New Delhi: With a Rs10,000 crore deal for the development and supply of medium range surface-to-air missiles (MR-SAM), with Israeli armaments firm Israel Aerospace Industries Ltd. (IAI) beginning to raise a stink that unnecessarily high amounts of ''business charges'' may have been paid to the contracting firm, the Israeli giant may have muddied waters further with claims that it did not announce the deal publicly once it was signed on instructions of the ''customer.'' In plain language this would translate as the ministry of defence (MoD), New Delhi.
With the sensitive defence deal, strategically critical for the nation's antiquated air defence as well as its budding missile defence programme, threatening to run aground in an election year, with political parties only too anxious to milk the issue for political gains, it is now imperative that the MoD issue clarifications.
According to IAI, it signed a $1.4 billion contract with India for air defence systems on 27 February this year. The deal involves the development and manufacture of sea-borne and shore-based systems designed to handle missile attack. According to IAI, part of the payment for the systems will be made during the development period, and the balance would be paid during the 66-month delivery period, which is slated to begin 90 months from the date the advance payment is received.
IAI has agreed to the deal falling under the purview of the military industrial offsets programme and will engage companies in India up to an amount equal to 30% of the contract for services and supplies.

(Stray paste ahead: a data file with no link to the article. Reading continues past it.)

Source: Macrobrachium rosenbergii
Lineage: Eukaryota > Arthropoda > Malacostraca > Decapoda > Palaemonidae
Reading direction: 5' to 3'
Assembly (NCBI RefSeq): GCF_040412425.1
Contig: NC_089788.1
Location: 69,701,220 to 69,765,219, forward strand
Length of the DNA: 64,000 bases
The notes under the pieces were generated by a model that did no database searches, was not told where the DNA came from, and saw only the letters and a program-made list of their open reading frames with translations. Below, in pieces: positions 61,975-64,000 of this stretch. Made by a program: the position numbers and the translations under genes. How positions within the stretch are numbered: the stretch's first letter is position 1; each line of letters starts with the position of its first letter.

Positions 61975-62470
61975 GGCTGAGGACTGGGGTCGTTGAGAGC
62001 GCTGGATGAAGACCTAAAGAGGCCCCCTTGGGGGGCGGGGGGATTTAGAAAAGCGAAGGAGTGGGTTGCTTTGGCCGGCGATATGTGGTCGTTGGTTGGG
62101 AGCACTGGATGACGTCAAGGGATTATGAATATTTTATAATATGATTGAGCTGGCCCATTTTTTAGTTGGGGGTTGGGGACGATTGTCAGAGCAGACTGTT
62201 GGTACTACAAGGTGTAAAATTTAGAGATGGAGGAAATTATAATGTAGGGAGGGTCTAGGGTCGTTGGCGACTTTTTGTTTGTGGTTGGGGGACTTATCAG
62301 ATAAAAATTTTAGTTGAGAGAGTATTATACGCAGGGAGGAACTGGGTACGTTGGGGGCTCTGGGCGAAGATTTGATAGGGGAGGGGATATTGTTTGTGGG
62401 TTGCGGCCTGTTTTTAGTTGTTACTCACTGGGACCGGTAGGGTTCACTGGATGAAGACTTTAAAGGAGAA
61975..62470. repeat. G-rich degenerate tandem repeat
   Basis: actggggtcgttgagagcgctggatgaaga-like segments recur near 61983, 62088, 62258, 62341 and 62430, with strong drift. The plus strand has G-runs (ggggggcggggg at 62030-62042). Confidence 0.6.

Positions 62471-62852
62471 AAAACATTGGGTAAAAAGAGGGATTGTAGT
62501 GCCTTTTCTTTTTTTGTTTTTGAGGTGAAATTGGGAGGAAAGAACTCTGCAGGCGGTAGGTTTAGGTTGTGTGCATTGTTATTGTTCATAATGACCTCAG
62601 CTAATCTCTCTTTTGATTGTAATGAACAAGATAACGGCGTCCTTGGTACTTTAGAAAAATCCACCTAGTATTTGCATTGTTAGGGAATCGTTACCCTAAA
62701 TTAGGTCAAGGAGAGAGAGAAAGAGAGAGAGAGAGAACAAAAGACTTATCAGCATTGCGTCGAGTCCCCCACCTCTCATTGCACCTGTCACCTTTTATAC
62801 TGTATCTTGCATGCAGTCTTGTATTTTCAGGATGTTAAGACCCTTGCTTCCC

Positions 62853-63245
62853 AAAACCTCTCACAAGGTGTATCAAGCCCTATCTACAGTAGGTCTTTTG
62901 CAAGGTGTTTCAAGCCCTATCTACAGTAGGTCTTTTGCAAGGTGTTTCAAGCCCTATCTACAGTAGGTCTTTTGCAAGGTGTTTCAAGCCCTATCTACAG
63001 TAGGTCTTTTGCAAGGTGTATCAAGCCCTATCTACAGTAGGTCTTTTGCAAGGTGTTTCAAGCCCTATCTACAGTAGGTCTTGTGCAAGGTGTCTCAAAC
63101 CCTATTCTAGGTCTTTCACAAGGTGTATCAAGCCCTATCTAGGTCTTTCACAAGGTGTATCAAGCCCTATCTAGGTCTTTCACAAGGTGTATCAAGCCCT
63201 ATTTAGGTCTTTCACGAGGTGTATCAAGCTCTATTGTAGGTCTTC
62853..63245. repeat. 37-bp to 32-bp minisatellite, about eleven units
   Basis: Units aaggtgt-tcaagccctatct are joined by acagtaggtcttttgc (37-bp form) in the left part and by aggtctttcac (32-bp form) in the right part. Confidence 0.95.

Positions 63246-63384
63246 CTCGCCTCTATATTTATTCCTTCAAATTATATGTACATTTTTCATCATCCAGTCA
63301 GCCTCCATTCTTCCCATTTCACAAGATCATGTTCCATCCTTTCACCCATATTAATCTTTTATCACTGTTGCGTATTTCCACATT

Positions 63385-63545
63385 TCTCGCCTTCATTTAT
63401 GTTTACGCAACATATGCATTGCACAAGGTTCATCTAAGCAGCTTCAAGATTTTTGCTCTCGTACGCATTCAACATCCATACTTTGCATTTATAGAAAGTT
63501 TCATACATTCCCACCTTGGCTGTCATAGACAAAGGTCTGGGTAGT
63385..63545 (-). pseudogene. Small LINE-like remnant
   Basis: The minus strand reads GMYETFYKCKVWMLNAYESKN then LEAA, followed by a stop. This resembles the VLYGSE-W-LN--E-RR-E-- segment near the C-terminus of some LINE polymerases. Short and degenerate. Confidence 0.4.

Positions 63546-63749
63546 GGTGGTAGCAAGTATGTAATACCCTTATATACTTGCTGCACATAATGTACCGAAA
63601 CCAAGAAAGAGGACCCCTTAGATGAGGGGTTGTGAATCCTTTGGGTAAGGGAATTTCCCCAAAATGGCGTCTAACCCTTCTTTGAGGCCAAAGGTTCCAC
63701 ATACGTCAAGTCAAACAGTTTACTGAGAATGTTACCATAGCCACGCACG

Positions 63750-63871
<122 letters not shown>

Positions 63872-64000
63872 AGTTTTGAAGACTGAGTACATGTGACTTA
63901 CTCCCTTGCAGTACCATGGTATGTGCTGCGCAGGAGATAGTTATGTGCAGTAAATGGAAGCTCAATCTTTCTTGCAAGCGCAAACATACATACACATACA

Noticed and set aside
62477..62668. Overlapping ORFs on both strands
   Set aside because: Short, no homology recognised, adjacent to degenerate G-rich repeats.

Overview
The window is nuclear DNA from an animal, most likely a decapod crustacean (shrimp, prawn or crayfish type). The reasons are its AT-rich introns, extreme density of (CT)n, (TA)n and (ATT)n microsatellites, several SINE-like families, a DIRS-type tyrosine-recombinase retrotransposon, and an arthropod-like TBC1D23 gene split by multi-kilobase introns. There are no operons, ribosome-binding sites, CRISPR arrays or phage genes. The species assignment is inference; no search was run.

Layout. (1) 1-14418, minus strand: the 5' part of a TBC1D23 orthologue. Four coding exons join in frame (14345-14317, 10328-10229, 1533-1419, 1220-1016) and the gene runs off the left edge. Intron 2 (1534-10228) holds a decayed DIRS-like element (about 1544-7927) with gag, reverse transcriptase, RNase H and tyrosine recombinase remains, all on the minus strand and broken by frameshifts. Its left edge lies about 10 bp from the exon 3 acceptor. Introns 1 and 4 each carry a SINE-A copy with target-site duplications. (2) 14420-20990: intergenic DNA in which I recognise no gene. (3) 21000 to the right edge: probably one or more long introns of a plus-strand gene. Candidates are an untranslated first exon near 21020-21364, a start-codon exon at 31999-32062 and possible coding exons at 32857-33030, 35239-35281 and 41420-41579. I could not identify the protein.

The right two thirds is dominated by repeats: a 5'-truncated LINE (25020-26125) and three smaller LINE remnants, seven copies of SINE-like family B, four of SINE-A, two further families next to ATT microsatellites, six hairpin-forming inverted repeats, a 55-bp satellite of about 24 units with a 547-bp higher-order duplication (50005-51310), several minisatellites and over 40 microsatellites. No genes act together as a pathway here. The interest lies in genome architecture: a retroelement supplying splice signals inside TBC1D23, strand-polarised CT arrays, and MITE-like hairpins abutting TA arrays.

So far, so good.
Now here comes the intriguing part. IAI, according to Israeli business news daily Globes, also said that the reason it had not disclosed the deal so far was because the ''customer'' informed the company that early disclosure was liable to cause material difficulties in execution of the contract, and even result in its cancellation.
IAI also said that it felt that this risk would be substantially reduced once the advance payment was received. But once it learned that the deal was already revealed in Indian newspapers it felt it had come out into the open even though advance payments were yet to be received.
This, as we have mentioned earlier, is where waters become muddied and clarifications are required. Indeed, they need to be forthcoming at the earliest. The time for various party spokesmen to let off steam is past. Before a strategically critical deal falls victim to usual political shenanigans in an election year it is important that the MoD step forward with a statement that addresses questions squarely and seeks to nip an unseemly controversy in the bud.